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Section summary |
---|

1. Plate heat
exchangers definition |

2. Calculation
procedure |

Plate heat exchangers are very efficient equipments to exchange heat. This comes from the fact that the fluid flows in narrow channels in between plates and with a certain degree of turbulence that can be helped through the design of the plate.

This has however a major drawback which is the pressure drop required to "push" the products through these channels and with this level of turbulence. The pressure drop generated by plate heat exchangers is therefore a key design criteria for plate heat exchangers. Before starting the design of an exchanger, the Engineer should know what is the pressure drop that can be afforded in the heat exchanger.

The method presented is simplified and gives an idea of the order
of magnitude of pressure drop, it should not be used for detail
design and construction of an equipment where the support of a **specialized
company must be sought.**

The pressure drop in a plate heat exchanger can be estimated thanks to the following correlation :

With

ΔP = Pressure drop through the exchanger, per side
(Pa)

ΔP_{channel} = Pressure drop through the exchanger
channels, in between each plate (Pa)

ΔP_{collector} = Pressure drop in the inlet/outlet ports
of the heat exchanger (Pa)

**It has to be calculated on cold and hot side, as the value can
be different.**

The pressure drop in a plate heat exchanger can be estimated thanks to the following correlation :

With

ΔPf = friction factor (-)

ρ = density of the fluid (kg/m

u = velocity of the fluid in between 2 plates (m/s)

D

l = width of the plates (m)

d

L = plate length (m)

**The friction factor is calculated according to the following
correlations,** depending on the Reynolds and on the corrugation of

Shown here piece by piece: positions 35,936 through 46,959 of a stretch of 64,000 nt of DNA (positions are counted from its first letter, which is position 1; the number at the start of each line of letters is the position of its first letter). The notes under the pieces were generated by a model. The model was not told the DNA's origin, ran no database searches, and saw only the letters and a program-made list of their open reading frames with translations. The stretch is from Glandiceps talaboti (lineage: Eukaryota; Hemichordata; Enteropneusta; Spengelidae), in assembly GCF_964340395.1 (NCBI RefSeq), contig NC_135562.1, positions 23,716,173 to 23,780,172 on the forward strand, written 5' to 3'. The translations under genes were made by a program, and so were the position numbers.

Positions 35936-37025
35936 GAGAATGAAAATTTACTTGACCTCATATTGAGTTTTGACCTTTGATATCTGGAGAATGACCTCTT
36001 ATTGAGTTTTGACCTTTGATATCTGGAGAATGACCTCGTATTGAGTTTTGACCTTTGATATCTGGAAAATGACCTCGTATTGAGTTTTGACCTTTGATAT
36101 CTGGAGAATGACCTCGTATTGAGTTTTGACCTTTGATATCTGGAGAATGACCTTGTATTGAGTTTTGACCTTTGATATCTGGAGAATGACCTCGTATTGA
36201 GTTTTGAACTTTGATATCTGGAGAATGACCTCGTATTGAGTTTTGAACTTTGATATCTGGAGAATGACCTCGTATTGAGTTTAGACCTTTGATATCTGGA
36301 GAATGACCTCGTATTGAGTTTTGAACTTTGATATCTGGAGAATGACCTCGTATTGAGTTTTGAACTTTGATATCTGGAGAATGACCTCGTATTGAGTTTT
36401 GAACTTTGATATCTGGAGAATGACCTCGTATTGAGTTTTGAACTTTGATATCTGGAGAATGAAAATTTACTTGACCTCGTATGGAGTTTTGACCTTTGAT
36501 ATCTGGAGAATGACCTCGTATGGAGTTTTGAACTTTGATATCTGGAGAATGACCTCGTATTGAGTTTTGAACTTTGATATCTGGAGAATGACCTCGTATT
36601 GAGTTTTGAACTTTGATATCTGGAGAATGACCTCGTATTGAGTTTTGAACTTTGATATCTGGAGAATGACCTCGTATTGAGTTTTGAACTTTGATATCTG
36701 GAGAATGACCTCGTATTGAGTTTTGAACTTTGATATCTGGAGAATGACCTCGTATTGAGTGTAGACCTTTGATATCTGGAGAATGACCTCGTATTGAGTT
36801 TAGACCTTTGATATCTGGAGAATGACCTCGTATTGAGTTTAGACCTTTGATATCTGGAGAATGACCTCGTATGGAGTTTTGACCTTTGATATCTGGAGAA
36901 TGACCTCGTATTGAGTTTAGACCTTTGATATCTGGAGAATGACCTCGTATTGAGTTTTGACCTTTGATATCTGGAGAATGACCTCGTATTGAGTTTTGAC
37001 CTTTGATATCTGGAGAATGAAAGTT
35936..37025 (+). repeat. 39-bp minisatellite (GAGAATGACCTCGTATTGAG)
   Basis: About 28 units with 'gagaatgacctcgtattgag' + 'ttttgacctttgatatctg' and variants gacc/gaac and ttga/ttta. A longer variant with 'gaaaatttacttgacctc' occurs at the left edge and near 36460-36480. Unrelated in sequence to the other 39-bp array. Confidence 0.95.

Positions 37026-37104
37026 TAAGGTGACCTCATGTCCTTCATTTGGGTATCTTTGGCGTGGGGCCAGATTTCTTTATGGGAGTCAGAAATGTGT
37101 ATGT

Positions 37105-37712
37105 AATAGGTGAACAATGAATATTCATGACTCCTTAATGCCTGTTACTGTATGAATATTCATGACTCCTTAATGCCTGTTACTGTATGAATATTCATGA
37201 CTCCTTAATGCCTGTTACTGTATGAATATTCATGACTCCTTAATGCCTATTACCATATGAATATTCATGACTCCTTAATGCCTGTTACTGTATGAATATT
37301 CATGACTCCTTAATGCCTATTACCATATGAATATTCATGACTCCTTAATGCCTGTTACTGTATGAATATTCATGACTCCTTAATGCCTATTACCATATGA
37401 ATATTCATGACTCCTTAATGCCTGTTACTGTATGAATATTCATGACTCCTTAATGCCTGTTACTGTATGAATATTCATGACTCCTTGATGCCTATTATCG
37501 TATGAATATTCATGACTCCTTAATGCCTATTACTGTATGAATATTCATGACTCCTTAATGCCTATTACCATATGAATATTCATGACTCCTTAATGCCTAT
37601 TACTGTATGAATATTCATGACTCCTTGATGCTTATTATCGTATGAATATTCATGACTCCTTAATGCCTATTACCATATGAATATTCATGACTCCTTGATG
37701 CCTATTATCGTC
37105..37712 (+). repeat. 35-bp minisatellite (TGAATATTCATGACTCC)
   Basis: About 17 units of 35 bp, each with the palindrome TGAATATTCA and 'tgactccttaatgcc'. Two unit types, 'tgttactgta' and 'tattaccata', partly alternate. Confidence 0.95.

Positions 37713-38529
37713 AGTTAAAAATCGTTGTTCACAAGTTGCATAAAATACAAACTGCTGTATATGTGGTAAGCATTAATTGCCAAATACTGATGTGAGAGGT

the plates.

Some correlations are given below [Neagu] :

**Correlation of Mulley** which is taking into account the
corrugation angle α :

**The correlation of Kumar** is also quite popular, as a
function of the Reynolds [Neagu] :

- f=19.4*Re
^{-0.589}for 10<Re<100 - f=2.990*Re
^{-0.183}for Re>400

With
### 2.2 Calculation of pressure drop in the inlet and outlet
collectors

Re = Reynolds number (-) = ρ.u.D_{h}/μ

μ = viscosity of the fluid (Pa.s)

ρ = density of the fluid (kg/m^{3})

u = velocity of the fluid in between 2 plates (m/s)

D_{h} = hydraulic diameter = [4*l*d_{plate}] /
[2*(l+d_{plate})] (m)

l = width of the plates (m)

d_{plate} = gap in between 2 plates (m)

It is also necessary to take into account the pressure drop in the manifolds at inlet and outlet (often low compared to the pressure drop inside the exchanger however). [Neagu] is giving the following formula to determine the collectors :

It needs to be calculated on both sides and added to the corresponding main pressure drop.

With (either for cold or hot sides)

ΔP_{collector} = Pressure drop in the inlet/outlet
ports of the heat exchanger (Pa)

m = mass flow of either cold or hot fluid (kg/s)

Np = number of passes

D_{collector} = diameter of the collector on the side
considered (m)

μ = viscosity of the fluid (Pa.s)

ρ = density of the fluid (kg/m^{3})

Source

[Neagu] Estimation of pressure
drop in gasket plate heat exchangers, Neagu et al.,De Gruyter, 2016